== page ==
We share our outcomes with you
Choosing where to bring your child for care is a major decision. We understand you want all the information you can get. And you want it in a clear, straightforward form that helps you make the right choice for your family.
That’s why we share our outcomes with you. In medicine, “outcomes” measure the end results of a treatment. By comparing our outcomes with those of other hospitals, locally and nationally, you can see how we rank in terms of keeping patients safe and healthy.
See how Children’s ranks on six quality of care measures. Learn more.
Finding new ways to improve comfort and care
At Children’s, we focus on research and innovations that make a difference at the bedside. From improving day-to-day quality of life for children and teens, to developing new pain management approaches and adopting cutting-edge technologies, our research is completely kid-and-family focused.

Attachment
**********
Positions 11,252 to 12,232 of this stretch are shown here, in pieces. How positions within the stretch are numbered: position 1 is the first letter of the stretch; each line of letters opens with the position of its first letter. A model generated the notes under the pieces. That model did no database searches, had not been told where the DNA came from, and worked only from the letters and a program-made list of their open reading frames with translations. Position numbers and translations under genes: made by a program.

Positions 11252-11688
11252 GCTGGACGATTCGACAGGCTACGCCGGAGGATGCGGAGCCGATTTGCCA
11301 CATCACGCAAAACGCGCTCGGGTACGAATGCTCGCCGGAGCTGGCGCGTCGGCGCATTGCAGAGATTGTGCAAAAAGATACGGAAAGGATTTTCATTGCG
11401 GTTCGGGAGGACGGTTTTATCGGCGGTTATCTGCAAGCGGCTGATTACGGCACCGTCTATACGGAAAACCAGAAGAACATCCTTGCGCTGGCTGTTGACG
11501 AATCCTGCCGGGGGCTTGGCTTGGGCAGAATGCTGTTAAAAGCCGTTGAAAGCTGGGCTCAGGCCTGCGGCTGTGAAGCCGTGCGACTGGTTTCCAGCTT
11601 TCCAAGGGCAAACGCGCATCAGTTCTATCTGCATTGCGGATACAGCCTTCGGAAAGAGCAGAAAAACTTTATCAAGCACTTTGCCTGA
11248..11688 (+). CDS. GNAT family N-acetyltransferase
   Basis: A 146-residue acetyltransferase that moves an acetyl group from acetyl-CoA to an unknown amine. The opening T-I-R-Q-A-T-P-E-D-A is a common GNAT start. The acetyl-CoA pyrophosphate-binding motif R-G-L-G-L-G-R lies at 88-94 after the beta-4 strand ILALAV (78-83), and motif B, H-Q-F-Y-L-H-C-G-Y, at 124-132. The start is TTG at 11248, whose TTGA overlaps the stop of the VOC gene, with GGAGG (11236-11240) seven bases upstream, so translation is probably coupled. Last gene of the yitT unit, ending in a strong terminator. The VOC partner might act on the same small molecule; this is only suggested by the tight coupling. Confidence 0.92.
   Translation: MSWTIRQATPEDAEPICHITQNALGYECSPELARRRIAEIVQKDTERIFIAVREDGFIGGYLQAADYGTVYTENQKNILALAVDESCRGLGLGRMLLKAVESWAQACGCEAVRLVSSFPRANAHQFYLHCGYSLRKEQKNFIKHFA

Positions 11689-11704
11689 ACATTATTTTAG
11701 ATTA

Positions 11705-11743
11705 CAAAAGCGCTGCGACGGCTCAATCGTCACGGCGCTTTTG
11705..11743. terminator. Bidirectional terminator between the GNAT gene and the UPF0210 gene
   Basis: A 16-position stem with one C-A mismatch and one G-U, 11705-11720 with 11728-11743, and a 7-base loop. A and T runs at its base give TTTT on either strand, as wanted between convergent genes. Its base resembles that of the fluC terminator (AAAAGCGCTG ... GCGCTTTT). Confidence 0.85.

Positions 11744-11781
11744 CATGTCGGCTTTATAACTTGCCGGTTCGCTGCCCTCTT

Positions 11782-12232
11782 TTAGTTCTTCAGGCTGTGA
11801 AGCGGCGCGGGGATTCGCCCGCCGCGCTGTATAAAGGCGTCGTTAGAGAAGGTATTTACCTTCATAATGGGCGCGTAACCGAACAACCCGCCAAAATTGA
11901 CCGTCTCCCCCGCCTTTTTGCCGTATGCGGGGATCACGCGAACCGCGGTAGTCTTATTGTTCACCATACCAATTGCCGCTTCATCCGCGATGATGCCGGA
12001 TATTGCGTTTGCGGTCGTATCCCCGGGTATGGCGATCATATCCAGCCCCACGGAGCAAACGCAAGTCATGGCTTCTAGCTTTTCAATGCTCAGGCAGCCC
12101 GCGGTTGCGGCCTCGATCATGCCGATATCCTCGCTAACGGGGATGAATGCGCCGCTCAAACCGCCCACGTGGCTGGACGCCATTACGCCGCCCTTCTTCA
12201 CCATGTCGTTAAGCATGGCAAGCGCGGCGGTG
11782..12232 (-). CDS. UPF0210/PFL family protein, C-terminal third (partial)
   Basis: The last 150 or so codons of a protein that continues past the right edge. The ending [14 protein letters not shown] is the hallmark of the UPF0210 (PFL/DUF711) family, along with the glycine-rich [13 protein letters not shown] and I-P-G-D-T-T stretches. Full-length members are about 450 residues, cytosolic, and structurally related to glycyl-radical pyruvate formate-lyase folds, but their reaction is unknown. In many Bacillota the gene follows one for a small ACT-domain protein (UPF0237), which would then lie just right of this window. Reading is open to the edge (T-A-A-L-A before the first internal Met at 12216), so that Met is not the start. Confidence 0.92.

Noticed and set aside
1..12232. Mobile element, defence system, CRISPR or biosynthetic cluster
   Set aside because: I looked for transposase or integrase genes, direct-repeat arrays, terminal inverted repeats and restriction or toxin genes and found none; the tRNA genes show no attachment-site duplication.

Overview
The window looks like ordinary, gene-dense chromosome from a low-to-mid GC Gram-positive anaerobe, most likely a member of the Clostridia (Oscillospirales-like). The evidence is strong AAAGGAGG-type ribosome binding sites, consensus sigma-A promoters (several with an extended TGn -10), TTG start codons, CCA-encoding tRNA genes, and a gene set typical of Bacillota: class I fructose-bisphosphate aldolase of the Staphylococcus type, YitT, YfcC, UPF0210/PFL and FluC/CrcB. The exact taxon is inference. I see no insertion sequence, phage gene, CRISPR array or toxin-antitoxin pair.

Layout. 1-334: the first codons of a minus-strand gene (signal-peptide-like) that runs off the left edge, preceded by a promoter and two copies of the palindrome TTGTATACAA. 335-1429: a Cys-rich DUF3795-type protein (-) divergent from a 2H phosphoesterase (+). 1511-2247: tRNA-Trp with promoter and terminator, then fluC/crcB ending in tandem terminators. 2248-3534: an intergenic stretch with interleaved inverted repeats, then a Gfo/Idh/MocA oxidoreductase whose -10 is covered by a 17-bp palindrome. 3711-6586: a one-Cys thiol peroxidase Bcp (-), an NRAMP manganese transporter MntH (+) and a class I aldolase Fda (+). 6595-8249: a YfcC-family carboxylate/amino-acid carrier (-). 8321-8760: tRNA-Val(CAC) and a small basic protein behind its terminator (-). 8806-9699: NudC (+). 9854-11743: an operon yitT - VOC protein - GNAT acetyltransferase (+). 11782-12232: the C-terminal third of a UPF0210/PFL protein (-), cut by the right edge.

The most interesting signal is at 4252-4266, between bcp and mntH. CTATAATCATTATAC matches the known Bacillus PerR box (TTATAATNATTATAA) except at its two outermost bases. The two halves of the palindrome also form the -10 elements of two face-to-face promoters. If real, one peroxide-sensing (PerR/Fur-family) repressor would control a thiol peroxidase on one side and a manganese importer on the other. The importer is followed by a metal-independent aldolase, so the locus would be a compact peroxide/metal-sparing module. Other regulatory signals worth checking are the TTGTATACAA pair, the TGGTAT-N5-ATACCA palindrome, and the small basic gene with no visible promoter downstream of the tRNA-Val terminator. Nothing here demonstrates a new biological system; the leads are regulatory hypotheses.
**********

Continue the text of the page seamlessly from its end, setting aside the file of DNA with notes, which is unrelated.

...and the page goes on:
Internationally known Daniel Le Grange, PhD, eating disorders director in the child and adolescent psychiatry division of psychiatry and pediatrics at the University of California, San Francisco (USCF) is a research consultant to Children’s working on an effectiveness trial comparing family based treatment to CBT-E for adolescents, and assisting with assessing all eating disorder patients and tracking our outcomes.
Clinical Outcomes Evaluation Project
Two specific treatments have emerged as the leading evidence-based treatments: 1) family-based treatment (FBT) for children and adolescents, and 2) enhanced cognitive behavioral therapy (CBT-E) for adults. Evidence suggests that CBT-E is also effective in treating adolescents. At the Center for the Treatment of Eating Disorders, all clinicians have been trained in FBT and CBT-E (as well as our other offered treatments) and receive ongoing consultation from the developers of these treatments.
Our clinicians and researchers are working with experts to evaluate evidence based treatments in our clinic as well as developing new and innovative treatment for children and adolescents with eating disorders, including ARFID.
Learn more about research at Children’s.